Submitted to: International Society Arboriculture Annual Conference
Publication Type: Abstract Only
Publication Acceptance Date: 8/10/1996
Publication Date: N/A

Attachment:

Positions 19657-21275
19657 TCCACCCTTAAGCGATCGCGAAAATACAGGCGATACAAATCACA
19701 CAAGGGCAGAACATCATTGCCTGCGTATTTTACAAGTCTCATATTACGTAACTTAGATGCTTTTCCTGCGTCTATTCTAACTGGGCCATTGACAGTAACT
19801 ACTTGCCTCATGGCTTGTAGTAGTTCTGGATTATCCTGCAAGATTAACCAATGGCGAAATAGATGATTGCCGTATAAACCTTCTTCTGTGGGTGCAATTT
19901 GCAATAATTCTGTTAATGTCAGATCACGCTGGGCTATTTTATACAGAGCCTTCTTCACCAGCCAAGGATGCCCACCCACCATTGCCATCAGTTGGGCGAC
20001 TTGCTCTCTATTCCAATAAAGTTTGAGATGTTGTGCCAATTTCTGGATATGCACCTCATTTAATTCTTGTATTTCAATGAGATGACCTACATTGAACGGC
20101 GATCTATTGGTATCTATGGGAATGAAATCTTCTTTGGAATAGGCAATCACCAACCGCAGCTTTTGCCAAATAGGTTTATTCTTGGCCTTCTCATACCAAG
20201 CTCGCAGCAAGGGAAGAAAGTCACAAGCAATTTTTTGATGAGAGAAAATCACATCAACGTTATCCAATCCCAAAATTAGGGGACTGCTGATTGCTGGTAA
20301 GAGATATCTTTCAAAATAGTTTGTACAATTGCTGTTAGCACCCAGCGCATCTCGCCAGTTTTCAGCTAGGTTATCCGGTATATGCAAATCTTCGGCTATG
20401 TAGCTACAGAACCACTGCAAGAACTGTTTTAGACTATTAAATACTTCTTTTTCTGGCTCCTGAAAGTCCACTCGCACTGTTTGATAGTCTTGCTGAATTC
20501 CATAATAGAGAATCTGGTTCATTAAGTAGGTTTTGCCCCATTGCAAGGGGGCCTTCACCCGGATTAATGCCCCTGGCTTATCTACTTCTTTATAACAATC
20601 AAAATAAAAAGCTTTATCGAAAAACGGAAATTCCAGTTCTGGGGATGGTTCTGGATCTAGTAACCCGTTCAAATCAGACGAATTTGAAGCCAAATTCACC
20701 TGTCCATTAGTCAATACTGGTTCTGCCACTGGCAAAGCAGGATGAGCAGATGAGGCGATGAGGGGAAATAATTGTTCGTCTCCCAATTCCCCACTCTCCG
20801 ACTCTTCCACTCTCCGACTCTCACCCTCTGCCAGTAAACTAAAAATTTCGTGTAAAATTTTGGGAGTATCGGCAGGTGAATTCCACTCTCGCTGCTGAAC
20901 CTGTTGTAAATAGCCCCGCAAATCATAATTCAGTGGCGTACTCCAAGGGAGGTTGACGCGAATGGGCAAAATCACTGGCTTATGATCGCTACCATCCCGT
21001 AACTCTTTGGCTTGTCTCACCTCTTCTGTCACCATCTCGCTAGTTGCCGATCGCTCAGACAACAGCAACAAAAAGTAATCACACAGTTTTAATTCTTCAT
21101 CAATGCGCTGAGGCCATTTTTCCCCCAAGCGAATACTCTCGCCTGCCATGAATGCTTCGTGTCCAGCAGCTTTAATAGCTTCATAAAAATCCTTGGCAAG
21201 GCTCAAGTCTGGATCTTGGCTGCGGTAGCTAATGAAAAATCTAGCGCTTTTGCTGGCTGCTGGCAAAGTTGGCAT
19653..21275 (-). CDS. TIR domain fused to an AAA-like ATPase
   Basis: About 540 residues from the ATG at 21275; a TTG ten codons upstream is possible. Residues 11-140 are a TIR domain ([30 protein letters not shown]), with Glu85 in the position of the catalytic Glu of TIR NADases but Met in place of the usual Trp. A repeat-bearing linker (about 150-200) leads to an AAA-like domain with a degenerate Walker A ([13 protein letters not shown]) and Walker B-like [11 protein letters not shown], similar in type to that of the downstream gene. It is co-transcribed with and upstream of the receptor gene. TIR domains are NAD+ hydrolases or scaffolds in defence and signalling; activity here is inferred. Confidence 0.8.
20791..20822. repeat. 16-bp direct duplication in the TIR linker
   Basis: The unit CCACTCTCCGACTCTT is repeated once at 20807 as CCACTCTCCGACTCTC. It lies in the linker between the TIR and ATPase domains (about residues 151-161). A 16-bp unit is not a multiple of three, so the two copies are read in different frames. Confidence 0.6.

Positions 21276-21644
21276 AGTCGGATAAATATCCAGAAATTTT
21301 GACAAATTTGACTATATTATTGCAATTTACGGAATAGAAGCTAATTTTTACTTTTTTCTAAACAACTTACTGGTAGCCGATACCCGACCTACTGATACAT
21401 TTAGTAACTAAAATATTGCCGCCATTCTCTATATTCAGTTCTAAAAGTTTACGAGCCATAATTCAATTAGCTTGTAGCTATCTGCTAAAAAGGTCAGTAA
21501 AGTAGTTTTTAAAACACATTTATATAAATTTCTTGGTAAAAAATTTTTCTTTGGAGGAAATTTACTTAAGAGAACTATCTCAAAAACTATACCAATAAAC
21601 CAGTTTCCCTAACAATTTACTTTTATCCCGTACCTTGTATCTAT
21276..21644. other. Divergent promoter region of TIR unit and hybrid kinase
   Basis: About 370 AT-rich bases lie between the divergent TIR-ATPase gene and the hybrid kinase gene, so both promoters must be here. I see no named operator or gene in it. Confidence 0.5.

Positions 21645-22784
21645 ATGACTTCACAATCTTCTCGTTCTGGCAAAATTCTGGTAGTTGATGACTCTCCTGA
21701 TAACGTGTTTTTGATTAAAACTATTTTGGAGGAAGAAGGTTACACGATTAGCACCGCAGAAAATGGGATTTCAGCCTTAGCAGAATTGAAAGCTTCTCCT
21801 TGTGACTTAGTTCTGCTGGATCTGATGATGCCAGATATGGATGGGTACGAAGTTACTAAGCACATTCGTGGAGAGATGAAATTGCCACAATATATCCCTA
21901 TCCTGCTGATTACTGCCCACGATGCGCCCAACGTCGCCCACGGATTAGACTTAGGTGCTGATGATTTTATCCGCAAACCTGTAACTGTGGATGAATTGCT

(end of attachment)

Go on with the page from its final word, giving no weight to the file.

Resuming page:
Technical Abstract: Since 1970 arborists have been using the species rating developed by the Shade Tree Conference, Inc. For the different regions of the country. Some states (such as Illinois and Florida) have developed their own species rating, but such ratings or values have been subjectively derived and are given as a range of values for each species rather than a single specific value. With individual species rating ranging from 20 to 50% difference, problems are bound to arise relative to appraisal consistency that can lead to 50% under appraisal or over appraisal. To resolve this problem, we developed an objective species rating using quantifiable and inherent species characteristics such as: pollution tolerance (ozone, landfill gases, and sulfur dioxide), flood tolerance, longevity, pest prevalence, specific gravity, and soil compaction tolerance. These variables were used to derive the species values for tree species in Louisiana. Each species was evaluated on each of the variables based on published data. One can use as many variables as one wants, but the availability of published information is the principal constraint. Thus, the choice of variables to use must be based on critical factors relative to the area or region. A key issue to remember is not to use directly opposing variables because they diminish or cancel each other's effect. For instance, if flood tolerance used as one of the critical factors, drought tolerance should be excluded. By using this technique, a single and objective species value is derived. We propose that species rating for a given area or region be developed based on quantifiable variables. A single value reflects consistency, after all a loblolly pine is a loblolly pine regardless of its condition and location.